What is Home Care?
A personal care/private duty home care agency provides services that do not require a licensed professional of a physician's prescription. A home care worker can help a person with activities of daily living (ADLs) like remembering to take medications, preparing meals, transferring from a chair, toilet or bed, bathing, getting dressed, light housekeeping or transportation to and from doctors appointments. A home care worker can also provide companionship to an older adult or an adult with a disability - engaging in a favorite hobby, watching movies or simply conversing about their past or events of the day.
What is the cost and is it covered?
This type of home care is not covered by Medicare and is usually paid for by the consumer. However, there are government-funded programs that can help. Many home care services are reimbursed by Medicare, Medicaid, worker's compensation, private or group health insurance, HMOs, Veteran and military benefits (VA/Champus), or through other special funds such as block grants. Also, private payment may be arranged with many home care agencies on an individual basis. When services are reimbursed by either public sources of funding or through insurance, it's important to understand the eligibility criteria for reimbursement.
While the Medicare and Medicaid home health programs reimburse home care services for homebound patients, other Medicaid programs also cover in-home services. These include: Medicaid Personal Care Services (PCS), Medicaid Community Alternatives Programs (CAP), Medicaid Durable Medical Equipment (DME), and Medicaid Private Duty Nursing (PDN).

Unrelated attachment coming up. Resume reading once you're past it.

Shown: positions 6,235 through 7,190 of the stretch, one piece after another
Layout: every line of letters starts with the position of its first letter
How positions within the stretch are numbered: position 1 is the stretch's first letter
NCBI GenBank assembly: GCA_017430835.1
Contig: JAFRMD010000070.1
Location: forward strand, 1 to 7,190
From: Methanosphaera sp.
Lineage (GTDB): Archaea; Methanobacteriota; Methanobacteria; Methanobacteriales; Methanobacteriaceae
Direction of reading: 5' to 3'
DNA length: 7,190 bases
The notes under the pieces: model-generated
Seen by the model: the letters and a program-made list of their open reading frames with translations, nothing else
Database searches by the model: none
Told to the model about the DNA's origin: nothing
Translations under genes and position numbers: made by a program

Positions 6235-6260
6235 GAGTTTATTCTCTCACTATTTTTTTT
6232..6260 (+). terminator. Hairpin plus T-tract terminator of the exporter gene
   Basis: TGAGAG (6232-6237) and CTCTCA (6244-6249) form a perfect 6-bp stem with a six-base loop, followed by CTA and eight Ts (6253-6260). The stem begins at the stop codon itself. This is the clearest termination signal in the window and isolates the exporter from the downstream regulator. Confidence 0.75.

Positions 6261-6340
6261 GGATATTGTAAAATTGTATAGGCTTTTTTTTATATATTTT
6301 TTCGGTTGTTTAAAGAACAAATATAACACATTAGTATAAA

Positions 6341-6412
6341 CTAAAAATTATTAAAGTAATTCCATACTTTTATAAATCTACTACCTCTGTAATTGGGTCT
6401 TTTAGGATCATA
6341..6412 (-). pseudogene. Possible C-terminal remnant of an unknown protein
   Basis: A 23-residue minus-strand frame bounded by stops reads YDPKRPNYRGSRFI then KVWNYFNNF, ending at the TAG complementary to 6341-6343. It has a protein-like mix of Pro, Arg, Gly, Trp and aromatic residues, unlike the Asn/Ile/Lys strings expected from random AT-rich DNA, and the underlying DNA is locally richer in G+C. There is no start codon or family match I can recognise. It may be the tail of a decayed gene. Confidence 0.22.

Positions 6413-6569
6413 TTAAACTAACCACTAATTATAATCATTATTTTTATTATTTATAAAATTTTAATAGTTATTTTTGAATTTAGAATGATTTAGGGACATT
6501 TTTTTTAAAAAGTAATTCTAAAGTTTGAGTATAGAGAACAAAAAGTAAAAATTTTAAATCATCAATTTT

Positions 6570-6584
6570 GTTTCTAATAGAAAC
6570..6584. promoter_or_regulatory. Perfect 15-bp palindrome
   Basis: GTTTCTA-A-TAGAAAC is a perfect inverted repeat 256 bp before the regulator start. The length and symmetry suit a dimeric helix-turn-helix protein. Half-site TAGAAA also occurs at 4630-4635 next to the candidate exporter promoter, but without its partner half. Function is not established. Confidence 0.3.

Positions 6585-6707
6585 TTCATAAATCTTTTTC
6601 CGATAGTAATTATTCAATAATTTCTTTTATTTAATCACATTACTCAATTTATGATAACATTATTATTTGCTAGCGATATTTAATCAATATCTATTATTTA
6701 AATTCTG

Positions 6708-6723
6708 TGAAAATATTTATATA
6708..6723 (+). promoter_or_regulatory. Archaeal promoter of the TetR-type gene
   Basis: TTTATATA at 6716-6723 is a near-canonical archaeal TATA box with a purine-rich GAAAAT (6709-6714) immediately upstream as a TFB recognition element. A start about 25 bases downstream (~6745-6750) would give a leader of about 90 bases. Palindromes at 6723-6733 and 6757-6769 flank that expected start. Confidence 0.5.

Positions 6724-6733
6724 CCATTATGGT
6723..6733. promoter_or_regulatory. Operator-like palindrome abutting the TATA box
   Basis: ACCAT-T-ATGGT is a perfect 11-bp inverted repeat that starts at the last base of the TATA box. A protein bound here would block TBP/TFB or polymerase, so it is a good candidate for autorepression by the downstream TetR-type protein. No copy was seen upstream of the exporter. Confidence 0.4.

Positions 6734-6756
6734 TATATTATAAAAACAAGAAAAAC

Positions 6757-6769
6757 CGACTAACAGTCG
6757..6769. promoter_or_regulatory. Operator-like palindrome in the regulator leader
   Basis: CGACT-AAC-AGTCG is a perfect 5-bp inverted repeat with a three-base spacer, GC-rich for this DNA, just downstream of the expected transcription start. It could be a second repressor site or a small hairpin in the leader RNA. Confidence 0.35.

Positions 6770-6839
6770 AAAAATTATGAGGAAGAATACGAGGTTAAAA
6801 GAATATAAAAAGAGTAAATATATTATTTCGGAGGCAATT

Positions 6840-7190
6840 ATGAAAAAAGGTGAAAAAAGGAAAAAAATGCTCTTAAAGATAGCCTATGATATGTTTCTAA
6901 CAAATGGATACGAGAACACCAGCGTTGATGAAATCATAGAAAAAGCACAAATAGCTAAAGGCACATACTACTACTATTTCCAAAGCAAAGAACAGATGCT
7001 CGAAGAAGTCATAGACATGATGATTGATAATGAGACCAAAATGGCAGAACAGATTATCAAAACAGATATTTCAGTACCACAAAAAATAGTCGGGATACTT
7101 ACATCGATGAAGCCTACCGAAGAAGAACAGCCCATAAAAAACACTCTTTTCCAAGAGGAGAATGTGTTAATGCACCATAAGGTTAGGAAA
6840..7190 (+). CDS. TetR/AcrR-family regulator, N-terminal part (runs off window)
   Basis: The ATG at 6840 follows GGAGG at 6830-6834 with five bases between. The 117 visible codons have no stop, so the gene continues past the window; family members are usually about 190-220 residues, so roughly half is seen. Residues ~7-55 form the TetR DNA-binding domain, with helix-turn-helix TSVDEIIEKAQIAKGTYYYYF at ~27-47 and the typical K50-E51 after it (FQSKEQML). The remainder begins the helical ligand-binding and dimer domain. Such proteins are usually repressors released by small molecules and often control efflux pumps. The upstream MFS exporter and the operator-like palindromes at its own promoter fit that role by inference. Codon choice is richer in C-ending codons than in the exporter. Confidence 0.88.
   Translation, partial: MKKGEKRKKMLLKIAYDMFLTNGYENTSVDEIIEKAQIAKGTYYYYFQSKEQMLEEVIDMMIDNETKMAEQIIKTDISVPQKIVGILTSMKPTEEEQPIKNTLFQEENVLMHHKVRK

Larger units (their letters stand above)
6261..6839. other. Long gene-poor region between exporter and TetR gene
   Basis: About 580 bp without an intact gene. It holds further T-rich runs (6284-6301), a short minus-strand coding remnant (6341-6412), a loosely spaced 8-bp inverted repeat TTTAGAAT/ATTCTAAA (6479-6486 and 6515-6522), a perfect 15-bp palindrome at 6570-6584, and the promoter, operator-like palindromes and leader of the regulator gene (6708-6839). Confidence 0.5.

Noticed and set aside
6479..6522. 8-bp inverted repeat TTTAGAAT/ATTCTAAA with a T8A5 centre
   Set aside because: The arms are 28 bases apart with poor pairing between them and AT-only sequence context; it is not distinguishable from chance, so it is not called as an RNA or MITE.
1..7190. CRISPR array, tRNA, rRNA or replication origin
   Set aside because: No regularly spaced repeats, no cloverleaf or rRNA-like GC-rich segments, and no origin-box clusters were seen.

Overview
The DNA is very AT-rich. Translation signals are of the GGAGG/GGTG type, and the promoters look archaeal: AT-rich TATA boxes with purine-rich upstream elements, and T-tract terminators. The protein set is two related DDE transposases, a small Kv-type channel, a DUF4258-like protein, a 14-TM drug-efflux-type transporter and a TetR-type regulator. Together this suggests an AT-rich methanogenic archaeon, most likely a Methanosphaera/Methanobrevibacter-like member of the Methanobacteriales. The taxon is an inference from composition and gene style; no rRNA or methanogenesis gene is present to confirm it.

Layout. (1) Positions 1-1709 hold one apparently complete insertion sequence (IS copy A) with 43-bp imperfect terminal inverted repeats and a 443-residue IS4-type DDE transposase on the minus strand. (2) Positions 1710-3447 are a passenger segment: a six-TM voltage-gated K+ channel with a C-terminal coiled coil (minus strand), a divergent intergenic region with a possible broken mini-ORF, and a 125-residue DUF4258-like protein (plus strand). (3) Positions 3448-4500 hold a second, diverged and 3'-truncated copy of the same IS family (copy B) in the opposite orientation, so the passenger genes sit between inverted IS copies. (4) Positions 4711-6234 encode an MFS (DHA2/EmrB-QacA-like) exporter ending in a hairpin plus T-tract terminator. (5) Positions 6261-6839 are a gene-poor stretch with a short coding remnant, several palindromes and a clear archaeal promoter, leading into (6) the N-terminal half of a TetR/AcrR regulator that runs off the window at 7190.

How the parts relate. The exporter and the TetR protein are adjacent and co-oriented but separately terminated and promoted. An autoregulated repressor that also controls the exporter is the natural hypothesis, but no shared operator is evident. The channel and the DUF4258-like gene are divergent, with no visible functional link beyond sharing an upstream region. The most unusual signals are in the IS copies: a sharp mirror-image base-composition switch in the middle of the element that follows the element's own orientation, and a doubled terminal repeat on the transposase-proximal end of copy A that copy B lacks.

How to find a personal care/private duty home care agency
Home care agencies are licensed by the North Carolina Division of Health Service Regulation
. Some agencies are franchises, while others are independently owned. You will also find that some home health agencies also offer this type of personal care. The Association for Home & Hospice Care of North Carolina offers a Home Care & Hospice Directory
where you can search for an agency by county.
Patients and/or family members may directly contact home care agencies to access services. Your physician may also make recommendations about home care and, if needed, will provide the necessary medical orders for home care services.
What to Ask
When you interview personal care/private duty home care agencies, there are a number of important questions to ask:
- May I see a sample service agreement and a listing of your prices?
- Are you licensed?
- How do you supervise and oversee the care provided by your caregivers?
- Are your services covered by long-term care insurance and will you process the paperwork?
- Are the caregivers your employees or are you a referral agency (a registry)?
- What type of training do your employees receive when they're hired? Do you provide ongoing training? Please describe it.
- Are your employees bonded?
- How long have most of your employees worked for you?
- What is the background of your average caregiver (i.e. homemaker, certified nurse aide, high school graduate, retiree)?
- How do you ensure that the caregiver and the person receiving care will be compatible?
- What happens if the caregiver doesn't show up?
- Please describe how workers have been trained to communicate with people who have cognitive (thinking) disabilities such as dementia.
- If you provide transportation, have you checked out your caregivers' driving records?
- What kind of weekly (or daily) report will I receive?
- Can you put me in touch with someone who has used your services?
- Have you received any type of national accreditation?